The key plays, stats and grades from the KC Chiefs’ 38-31 loss to the New York Jets on Sunday at MetLife Stadium.
Player of the game: Jets quarterback Josh McCown was rock-solid, completing 26 of 36 passes for 331 yards and a touchdown. He also rushed seven times for 19 yards and two scores while leading the Jets to the eventual game-winning score
Reason to hope: The offense finally got it together after weeks of misery, and quarterback Alex Smith was terrific, likely staving off further calls for Patrick Mahomes to start for at least another week.
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Reason to mope: These guys just can’t get on the same page. One week, it’s the offense. The next week, it’s the defense. Sunday, it was the latter’s complete inability to contain the league’s 23rd-ranked offense that led to the Chiefs’ sixth loss in seven games. Brutal.
Looking ahead: The Chiefs, 6-6, will return home to Arrowhead Stadium next weekend, where they will face the Oakland Raiders at noon on Sunday. The Raiders entered their game against the New York Giants on Sunday with a 5-6 record. They’ve gone 2-7 in their last nine games against Chiefs coach Andy Reid since 2013.
Rushing offense: Entering the game, the Jets’ run defense ranked 26th in the NFL, allowing 120.4 yards per contest. The Chiefs finished with 112 yards on 11 carries, an average of 10.2 yards per carry. But don’t be fooled by the okie-doke, as 70 of those yards came via a terrific scramble by Smith. Running back Kareem Hunt was largely held in check, rushing nine times for 40 yards, an average of 4.4 yards per carry. Until Hunt can get back on track, this offense will remain one-dimensional. The Chiefs also won’t earn a better grade in this category until that happens.
Passing offense: Entering the game, the Jets’ pass defense ranked 15th in the NFL, allowing 222.2 yards per contest. Smith completed 19 of 33 passes for 366 yards, four touchdowns, zero interceptions and a passer rating of 135.9. He was also sacked twice times and hit six times against a pass rush that ranked 23rd in the league with 22 sacks entering the contest. Receiver Tyreek Hill led the Chiefs in receiving with 185 yards and two touchdowns on six catches on nine targets, while tight end Travis Kelce caught four of eight thrown his way for 94 yards and two touchdowns. These guys played well enough to win and would earn an “A” here if it wasn’t for my “no A’s in losses” rule, which is in place because when you lose, everyone could have done a little more to change the outcome. The offense, for instance, could’ve come through and tied the game late in the fourth quarter. It did not.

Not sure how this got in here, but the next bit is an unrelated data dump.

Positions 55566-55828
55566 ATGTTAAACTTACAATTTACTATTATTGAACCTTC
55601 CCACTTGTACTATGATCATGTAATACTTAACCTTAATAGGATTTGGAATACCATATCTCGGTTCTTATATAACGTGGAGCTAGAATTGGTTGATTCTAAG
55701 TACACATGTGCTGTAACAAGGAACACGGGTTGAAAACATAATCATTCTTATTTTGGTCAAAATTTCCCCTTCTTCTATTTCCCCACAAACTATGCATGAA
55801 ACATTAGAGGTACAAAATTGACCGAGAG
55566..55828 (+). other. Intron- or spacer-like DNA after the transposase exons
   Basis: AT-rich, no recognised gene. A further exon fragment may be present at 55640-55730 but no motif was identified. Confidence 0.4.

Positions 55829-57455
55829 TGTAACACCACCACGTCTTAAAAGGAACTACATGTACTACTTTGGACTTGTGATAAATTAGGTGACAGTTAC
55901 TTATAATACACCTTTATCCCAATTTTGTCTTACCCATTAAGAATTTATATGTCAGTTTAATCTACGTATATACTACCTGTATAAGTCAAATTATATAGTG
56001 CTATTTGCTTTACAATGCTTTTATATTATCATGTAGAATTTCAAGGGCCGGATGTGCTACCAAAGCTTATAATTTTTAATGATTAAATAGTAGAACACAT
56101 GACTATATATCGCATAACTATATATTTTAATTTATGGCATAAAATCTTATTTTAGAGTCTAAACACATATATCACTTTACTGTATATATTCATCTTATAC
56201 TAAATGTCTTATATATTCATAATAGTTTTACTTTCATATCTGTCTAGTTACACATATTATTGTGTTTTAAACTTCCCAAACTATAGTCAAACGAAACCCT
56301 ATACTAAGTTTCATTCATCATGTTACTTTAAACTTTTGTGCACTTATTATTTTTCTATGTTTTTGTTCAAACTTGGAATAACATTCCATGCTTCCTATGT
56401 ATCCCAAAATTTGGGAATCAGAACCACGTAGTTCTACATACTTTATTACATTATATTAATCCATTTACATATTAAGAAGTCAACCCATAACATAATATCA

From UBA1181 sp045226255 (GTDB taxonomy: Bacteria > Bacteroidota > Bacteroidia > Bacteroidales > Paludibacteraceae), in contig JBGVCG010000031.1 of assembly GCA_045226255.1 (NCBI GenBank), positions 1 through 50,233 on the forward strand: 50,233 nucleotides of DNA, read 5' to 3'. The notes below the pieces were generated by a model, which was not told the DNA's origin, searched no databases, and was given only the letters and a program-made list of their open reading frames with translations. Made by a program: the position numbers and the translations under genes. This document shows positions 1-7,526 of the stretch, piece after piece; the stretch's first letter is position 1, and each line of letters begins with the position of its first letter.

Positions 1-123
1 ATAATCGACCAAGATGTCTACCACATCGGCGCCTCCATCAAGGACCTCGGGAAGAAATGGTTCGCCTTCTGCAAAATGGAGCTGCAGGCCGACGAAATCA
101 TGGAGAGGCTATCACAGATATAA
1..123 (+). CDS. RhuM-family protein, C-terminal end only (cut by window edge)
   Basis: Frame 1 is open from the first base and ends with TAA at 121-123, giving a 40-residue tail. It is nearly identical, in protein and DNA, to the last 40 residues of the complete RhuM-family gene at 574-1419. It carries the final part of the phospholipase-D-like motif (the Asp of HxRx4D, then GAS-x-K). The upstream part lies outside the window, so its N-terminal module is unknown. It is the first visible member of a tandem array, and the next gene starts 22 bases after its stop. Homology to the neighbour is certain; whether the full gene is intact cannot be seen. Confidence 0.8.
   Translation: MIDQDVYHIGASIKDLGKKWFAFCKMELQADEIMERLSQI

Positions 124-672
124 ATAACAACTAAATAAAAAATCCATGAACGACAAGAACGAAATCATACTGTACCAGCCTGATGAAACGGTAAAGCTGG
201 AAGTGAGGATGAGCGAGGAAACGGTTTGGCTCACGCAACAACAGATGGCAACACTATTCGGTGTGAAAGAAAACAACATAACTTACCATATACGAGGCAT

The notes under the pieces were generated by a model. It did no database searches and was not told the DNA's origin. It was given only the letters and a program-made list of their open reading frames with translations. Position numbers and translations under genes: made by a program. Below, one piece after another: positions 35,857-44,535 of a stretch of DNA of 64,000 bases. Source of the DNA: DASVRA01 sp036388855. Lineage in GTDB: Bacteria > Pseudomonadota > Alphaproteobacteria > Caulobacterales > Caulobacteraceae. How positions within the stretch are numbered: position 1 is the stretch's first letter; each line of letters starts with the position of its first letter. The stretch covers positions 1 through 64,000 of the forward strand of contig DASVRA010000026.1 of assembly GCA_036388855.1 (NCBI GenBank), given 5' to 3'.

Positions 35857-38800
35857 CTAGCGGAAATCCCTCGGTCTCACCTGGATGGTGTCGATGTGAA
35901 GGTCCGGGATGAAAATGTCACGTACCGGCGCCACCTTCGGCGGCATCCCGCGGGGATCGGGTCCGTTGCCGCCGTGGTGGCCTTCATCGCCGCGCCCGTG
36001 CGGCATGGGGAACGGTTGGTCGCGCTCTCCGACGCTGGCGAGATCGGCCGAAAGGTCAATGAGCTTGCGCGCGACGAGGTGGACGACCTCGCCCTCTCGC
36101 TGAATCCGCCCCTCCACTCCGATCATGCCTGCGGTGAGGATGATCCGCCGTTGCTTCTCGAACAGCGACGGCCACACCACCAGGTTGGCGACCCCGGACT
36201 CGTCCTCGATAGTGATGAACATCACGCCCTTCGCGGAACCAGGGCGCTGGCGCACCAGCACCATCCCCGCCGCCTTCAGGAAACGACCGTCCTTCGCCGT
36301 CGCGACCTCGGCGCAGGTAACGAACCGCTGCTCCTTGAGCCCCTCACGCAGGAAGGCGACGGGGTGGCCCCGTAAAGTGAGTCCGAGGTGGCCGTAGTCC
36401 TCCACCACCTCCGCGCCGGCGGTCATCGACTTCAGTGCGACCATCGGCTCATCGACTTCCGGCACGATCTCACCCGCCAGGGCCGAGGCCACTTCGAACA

Rushing defense: Entering the game, the Jets’ run offense ranked 20th in the NFL with an average of 102.3 yards per contest. The Jets rushed 49 times for 157 yards and three touchdowns, with two coming via McCown. Their per-carry average of 3.2 yards was hardly spectacular, however, as Matt Forte (15 carries, 58 yards) and Bilal Powell (18 carries, 48 yards) were held in check most of the day. This should have been good enough for the Chiefs to win.
Passing defense: Entering the game, the Jets’ pass offense ranked 18th in the NFL with an average of 212.3 yards per contest. McCown crushed his average by throwing for 331 yards and posting a passer rating of 109.8. The Chiefs hit him five times but failed to sack him. The Jets’ average receiving corps also did major damage, as Jermaine Kearse caught nine of 10 passes for 157 yards and Robby Anderson caught eight of 12 passes for 107. The Chiefs’ inability to get off the field on third down (13 of 20) –– largely due to the pass –– was a joke.
Special teams: Kicker Harrison Butker made 36-yard field goal, but he also missed a 38-yarder in the first half, snapping his streak of 23 in a row. Hill had a nice 24-yard punt return, but the Chiefs averaged just 20.2 yards on five kick returns, routinely giving them worse field position than they would have if they simply took the touchbacks. The Jets didn’t do any damage with their return squads, but the personal foul penalty on Bennie Logan late in the fourth quarter for hitting a defenseless player — which negated a short field goal — gave the Jets new life on a drive that ended with a touchdown. That put the Chiefs in a seven-point hole late, as opposed to a more-managable three-point margin. Whether or not that call was bad — Logan insists he did the same thing earlier in the game and no flag was thrown — it happened, and it was costly.
Coaching: After the Chiefs’ loss to Buffalo last week, Reid said he’d analyze all facets of the team, starting with himself. He heeded those words by giving promising offensive coordinator Matt Nagy more play-calling responsibility this week, and things went well. Give Reid credit for that — the offense was not the problem for a change. But the defense was unacceptable, and that falls squarely on coordinator Bob Sutton. The Jets’ 23rd-ranked offense ran roughshod on the Chiefs all day, racking up 488 total yards despite averaging 314.5 entering the contest. The Jets’ offense isn’t the league’s most talented, to be sure, and the KC defense’s performance on Sunday was embarrassing. The only reason this isn’t an “F” is because Reid leaves the defense to Sutton, so I don’t really view this as a reflection on him as much as I do when the offense — Reid’s specialty — fails in similar fashion. While offense played well enough to win, the defense and special teams did not.